CASPER - Three Illinois doctors want $4.4 million owed by a former Campbell County Commission chairman after his conviction last year of defrauding them in an airline investment scheme, according to a federal lawsuit they filed.
But Willis Chrans has thwarted their efforts, according to the complaint filed by the doctors' attorney, Bruce Asay of Cheyenne.
"As a result of their enforcement efforts, Plaintiffs have learned that Chrans has deliberately engaged in a pattern and course of conduct designed to place the substantial majority of his assets out of Plaintiffs reach," according to the complaint filed in July.
Chrans was a Campbell County commissioner and commission chairman in the early 1990s, and owns a real estate firm and several businesses in Wyoming and Montana, some of which were named in the federal lawsuit.
Chrans did not return a phone call seeking comment.
Ken Frazier, a Billings, Mont., attorney for two of the businesses in Chrans' alleged scheme, said the court on Tuesday approved an extension until Oct. 21 to respond to the lawsuit.
Frazier told the court a settlement was near in the case.
The story itself began a long time ago.
According to federal court records in Illinois, the scheme began in 1990 with Capital Aircraft, which set up companies that bought aircraft and leased them to airlines in South Africa and South America. Chrans was an advisor to these companies.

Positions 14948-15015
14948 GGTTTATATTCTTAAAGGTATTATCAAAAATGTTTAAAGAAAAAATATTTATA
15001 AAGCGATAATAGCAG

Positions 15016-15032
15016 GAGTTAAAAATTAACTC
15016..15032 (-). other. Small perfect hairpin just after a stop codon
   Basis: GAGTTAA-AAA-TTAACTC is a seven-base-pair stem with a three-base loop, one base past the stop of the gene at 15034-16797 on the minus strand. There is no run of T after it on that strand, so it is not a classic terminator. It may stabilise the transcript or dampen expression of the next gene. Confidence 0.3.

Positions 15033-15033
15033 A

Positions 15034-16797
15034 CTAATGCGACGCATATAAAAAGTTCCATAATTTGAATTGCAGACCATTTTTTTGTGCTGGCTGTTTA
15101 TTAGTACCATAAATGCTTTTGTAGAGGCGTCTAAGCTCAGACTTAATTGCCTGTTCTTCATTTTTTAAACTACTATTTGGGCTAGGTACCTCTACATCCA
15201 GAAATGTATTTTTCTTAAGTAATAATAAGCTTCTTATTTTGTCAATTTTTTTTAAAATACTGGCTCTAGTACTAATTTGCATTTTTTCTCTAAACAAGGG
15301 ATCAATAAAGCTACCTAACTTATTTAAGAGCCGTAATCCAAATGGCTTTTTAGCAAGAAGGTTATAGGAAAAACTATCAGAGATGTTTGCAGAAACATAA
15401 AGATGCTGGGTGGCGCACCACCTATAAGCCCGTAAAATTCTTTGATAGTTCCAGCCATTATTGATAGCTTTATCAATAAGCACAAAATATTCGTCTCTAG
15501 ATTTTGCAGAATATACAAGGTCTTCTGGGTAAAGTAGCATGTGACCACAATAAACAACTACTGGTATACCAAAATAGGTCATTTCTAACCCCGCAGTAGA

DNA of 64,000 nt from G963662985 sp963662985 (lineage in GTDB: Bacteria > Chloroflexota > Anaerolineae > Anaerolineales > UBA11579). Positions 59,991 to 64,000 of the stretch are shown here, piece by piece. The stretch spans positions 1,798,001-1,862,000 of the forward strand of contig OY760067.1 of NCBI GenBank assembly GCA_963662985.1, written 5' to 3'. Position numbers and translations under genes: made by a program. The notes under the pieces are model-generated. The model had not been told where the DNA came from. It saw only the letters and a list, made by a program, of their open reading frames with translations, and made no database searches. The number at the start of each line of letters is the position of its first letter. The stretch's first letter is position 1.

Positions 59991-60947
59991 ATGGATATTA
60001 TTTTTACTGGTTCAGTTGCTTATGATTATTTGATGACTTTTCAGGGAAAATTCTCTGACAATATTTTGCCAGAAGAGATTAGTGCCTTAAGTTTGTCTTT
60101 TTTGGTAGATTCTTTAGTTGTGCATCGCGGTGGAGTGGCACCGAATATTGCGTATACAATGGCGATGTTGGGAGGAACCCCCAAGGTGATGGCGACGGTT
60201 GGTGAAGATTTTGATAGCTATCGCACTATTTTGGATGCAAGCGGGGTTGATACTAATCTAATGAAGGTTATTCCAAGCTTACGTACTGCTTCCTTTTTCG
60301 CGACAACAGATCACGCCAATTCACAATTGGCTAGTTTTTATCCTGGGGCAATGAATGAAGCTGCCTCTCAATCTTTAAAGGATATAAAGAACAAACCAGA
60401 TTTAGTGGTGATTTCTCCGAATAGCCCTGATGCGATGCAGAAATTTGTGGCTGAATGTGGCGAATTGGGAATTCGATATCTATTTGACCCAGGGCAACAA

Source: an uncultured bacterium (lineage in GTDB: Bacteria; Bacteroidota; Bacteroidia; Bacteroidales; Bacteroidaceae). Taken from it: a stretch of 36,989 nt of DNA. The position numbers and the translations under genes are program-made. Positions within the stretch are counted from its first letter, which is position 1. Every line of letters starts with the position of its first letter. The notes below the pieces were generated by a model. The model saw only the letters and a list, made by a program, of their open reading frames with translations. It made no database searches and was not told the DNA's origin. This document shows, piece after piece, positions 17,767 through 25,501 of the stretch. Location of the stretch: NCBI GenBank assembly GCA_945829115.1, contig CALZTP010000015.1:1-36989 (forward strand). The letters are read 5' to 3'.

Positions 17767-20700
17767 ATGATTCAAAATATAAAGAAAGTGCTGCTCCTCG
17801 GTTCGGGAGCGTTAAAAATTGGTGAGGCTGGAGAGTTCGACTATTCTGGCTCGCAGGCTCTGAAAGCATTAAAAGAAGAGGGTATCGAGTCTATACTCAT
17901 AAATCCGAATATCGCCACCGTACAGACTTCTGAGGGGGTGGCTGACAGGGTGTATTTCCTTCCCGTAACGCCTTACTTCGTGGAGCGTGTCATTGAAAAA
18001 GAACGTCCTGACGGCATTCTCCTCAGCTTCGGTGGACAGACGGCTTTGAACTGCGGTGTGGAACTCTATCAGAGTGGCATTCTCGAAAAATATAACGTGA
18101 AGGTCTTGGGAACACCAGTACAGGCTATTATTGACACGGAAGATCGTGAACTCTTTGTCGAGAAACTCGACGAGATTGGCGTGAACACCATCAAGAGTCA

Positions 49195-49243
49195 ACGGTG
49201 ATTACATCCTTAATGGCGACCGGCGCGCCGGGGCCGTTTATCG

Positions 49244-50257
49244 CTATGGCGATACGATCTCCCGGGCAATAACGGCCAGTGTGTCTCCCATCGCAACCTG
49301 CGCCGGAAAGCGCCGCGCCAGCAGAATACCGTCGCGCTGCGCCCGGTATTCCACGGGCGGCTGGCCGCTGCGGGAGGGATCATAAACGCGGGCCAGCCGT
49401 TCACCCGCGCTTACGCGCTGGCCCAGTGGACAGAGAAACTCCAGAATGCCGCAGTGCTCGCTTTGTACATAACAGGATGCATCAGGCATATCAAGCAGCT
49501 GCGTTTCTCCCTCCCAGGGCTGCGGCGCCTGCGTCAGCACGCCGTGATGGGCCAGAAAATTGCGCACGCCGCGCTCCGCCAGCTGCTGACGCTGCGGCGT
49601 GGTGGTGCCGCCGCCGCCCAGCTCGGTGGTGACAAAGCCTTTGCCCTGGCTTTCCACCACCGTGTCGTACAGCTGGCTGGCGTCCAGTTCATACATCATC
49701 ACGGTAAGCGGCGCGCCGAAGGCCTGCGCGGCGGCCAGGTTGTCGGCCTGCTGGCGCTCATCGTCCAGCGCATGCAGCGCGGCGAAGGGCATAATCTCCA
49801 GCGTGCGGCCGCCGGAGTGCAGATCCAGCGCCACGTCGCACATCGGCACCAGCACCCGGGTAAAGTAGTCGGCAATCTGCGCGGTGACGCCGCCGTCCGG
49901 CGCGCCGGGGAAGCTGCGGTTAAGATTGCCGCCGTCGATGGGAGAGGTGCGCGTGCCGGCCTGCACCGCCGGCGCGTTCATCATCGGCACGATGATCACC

In 1995, Fayez Chehab began American Falcon, S.A., which provided charter airline services in Argentina and leased planes from American Capital, of which Chrans was a U.S. director. By 2000, Chehab and Chrans crafted a fraudulent scheme to prop up American Falcon so it could make the lease payments. Three doctors - Christopher Mallavarapu, Thomas Baron and Robert Trask - and their wives were solicited as investors.
Meanwhile, Chehab and Chrans misrepresented business deals, and American Falcon filed for bankruptcy in 2005.
The doctors were hearing that returns on the investments were just around the corner, and eventually realized their money was gone.
So they sued Chehab, Chrans and others.
In September 2008, a federal jury in Springfield, Ill., convicted Chrans -other defendants had settled -in a civil racketeering lawsuit, and awarded Mallavarapu $1.6 million, Baron $650,000 and Trask $400,000, plus $500,000 each in punitive damages, according to court records. Interest and attorneys fees raised the amount to nearly $4.4 million.
They never received their money.
The three doctors later learned Chrans and family members from late 2004 to July 2009 had transferred money, refinanced debts, made insider transactions, fraudulently bought and transferred property, and did other deals through family entities including businesses and a trust "with actual intent to hinder, delay, or defraud Chrans' creditors," according to the doctors' Wyoming lawsuit.
The doctors want the court to "pierce the corporate veil" to hold Chrans and the other defendants responsible for the fraud, to impose an injunction to prevent more transfers, and appoint a receiver to take possession of Chrans' assets, according to the lawsuit.
Otherwise, they will have "nothing more than a paper judgment against Chrans for fraud damages in excess of $4.4 million, but no practical ability to enforce that judgment."